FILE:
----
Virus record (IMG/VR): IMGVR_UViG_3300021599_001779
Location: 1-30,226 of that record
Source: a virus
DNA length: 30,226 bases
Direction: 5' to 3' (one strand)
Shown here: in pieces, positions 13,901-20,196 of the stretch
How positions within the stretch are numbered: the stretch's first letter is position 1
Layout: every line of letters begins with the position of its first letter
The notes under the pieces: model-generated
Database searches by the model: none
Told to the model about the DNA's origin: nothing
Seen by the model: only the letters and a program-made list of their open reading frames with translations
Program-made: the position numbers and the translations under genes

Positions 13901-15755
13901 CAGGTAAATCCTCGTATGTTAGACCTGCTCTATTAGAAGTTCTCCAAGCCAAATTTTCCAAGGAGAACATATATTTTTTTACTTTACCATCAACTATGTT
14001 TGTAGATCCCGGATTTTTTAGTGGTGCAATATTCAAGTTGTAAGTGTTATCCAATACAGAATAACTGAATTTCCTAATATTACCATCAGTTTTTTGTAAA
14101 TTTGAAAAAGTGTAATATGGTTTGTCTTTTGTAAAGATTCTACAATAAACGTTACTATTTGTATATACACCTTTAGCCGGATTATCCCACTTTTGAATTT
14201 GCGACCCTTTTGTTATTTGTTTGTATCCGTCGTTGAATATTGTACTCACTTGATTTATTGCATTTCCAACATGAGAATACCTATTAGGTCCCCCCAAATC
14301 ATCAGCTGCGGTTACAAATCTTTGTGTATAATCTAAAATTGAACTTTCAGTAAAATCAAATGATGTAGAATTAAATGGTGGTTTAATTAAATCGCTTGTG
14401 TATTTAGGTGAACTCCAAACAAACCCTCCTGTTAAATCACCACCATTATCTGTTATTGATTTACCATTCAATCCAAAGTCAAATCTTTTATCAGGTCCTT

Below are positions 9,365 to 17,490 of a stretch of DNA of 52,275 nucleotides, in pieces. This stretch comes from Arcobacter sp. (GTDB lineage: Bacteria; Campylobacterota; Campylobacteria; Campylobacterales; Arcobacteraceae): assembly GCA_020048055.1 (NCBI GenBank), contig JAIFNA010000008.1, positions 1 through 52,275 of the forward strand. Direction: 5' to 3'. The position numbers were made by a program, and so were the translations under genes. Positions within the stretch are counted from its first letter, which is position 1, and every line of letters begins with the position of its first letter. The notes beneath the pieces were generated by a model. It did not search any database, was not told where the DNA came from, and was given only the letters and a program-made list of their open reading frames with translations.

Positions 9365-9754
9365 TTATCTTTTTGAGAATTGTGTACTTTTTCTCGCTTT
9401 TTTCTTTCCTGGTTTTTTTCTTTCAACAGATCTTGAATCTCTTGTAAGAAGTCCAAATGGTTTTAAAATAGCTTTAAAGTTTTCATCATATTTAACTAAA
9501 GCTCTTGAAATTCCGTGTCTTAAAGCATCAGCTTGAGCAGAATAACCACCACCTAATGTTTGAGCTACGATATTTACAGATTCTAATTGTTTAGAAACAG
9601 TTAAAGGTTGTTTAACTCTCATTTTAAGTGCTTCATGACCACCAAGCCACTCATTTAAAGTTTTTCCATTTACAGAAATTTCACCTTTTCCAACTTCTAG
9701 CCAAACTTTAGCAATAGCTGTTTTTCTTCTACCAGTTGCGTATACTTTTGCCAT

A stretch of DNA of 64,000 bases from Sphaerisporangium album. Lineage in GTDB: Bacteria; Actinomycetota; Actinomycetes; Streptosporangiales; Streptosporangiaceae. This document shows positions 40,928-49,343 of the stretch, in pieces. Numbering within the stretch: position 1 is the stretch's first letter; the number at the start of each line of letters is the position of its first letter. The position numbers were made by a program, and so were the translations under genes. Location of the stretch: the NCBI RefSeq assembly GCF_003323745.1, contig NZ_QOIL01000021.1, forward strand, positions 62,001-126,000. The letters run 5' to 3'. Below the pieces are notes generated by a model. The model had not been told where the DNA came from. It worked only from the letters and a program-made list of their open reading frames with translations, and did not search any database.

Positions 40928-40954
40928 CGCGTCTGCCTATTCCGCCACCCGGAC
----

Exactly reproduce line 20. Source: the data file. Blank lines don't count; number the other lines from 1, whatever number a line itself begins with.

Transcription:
14401 TATTTAGGTGAACTCCAAACAAACCCTCCTGTTAAATCACCACCATTATCTGTTATTGATTTACCATTCAATCCAAAGTCAAATCTTTTATCAGGTCCTT